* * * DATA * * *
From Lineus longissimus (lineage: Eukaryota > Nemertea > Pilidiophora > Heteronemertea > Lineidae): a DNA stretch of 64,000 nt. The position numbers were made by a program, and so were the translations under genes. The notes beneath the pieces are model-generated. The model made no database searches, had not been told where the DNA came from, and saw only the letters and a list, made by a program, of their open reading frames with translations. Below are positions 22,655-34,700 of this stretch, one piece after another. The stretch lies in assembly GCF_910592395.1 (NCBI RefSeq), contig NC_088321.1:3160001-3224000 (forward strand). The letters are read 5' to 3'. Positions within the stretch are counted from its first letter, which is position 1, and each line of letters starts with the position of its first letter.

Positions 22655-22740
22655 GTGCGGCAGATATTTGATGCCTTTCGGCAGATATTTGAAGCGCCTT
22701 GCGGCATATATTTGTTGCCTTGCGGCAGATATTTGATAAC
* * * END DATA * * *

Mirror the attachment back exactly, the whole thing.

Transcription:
From Lineus longissimus (lineage: Eukaryota > Nemertea > Pilidiophora > Heteronemertea > Lineidae): a DNA stretch of 64,000 nt. The position numbers were made by a program, and so were the translations under genes. The notes beneath the pieces are model-generated. The model made no database searches, had not been told where the DNA came from, and saw only the letters and a list, made by a program, of their open reading frames with translations. Below are positions 22,655-34,700 of this stretch, one piece after another. The stretch lies in assembly GCF_910592395.1 (NCBI RefSeq), contig NC_088321.1:3160001-3224000 (forward strand). The letters are read 5' to 3'. Positions within the stretch are counted from its first letter, which is position 1, and each line of letters starts with the position of its first letter.

Positions 22655-22740
22655 GTGCGGCAGATATTTGATGCCTTTCGGCAGATATTTGAAGCGCCTT
22701 GCGGCATATATTTGTTGCCTTGCGGCAGATATTTGATAAC